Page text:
4) On the subject of Honda CRV – have they fixed the post oil change fire issue? I guess you don’t have to worry about an aging CRV as much if it simply burns up in your driveway!!! OK, slight exaggeration, but it was a known problem for a while! Tranny longevity has also been a knock. Lastly, there was a strong argument that the (Haldex??) AWD system was slow to kick in, making the CRV only an occasional AWD verses Subaru’s renowned reputation for outstanding AWD systems. Assess your need for a good AWD system, then decide. To be fair, my sister loves her '08 CRV, as does my neighbor ('04, IIRC).

    Subaru is incredibly popular in the NorthEast. Can’t swing a dead cat without hitting one or two in my parking lot at work. Today I walked out and thought there must have been a SURARU ONLY PARKING sign installed, as I was pretty much surrounded.

    5) Head Gaskets…. Yes, as my 2002 Outback is less than 200 miles away from rolling 100k, I could tell you more than you want to know about the root cause of the scrubbing, the myriad attempted engineering fixes over the years, etc. Suffice to say that the F series engines (mine was an E) don’t route cooling water thru the head gasket, but use hoses to connect the head to the block. That change, plus additional ribbing should solve this issue. For long term ownership, wait for a 2013 Outback. Other than the head gaskets, it has been a pretty amazing ownership experience. I still enjoy driving the wagon daily.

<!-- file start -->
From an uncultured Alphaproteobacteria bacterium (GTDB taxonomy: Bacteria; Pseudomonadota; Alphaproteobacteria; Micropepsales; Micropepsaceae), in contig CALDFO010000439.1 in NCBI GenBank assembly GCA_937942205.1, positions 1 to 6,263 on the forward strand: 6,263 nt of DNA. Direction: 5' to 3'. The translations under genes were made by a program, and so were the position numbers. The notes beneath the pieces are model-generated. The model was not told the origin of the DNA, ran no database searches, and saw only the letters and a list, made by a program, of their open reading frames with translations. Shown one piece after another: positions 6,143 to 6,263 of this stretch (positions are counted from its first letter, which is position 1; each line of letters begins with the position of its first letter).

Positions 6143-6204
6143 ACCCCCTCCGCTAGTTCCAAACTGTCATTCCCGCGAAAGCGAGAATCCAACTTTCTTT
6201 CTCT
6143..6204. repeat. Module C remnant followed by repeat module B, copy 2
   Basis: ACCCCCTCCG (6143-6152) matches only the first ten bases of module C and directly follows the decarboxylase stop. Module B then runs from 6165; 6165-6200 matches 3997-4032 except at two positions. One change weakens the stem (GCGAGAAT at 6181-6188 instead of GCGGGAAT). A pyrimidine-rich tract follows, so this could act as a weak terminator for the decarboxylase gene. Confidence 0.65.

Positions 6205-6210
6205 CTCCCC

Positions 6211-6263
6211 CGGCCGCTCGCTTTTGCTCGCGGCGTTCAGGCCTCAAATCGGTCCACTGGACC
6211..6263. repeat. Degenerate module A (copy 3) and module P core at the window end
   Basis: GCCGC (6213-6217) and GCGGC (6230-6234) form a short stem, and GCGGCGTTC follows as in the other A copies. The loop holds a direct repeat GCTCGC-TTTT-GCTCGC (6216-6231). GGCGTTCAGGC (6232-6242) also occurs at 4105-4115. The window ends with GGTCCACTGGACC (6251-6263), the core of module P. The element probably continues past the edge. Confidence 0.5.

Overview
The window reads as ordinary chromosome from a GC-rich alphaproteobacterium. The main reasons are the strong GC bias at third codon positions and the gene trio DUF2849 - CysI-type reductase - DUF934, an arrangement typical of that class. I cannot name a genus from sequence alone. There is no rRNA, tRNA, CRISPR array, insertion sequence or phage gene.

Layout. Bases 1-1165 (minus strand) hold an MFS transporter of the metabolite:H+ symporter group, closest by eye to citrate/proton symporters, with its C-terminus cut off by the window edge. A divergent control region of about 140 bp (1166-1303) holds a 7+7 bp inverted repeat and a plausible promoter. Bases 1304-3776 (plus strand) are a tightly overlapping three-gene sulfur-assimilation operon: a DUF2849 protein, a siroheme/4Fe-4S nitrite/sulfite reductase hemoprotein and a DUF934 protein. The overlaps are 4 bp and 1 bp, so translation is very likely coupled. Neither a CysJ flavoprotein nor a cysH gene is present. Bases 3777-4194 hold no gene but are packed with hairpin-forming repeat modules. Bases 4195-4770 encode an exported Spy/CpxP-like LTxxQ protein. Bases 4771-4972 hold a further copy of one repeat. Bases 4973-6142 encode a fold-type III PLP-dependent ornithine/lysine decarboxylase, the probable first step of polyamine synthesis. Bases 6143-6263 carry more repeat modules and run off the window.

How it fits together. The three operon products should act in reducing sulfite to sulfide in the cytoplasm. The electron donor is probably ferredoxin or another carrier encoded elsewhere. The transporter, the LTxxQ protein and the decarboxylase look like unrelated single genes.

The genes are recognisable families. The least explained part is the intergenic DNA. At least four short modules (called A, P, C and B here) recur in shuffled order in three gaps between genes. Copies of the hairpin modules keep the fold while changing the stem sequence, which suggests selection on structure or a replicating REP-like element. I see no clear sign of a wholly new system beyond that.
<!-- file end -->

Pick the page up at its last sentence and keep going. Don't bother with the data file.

Did I cover the last two weeks adequately? ;)
  • xwesxxwesx Fairbanks, AlaskaPosts: 8,267
    Steve, as always, you can deliver one impressive post. :shades:
  • ateixeiraateixeira Posts: 72,587
    Can you please do that for every other thread? :D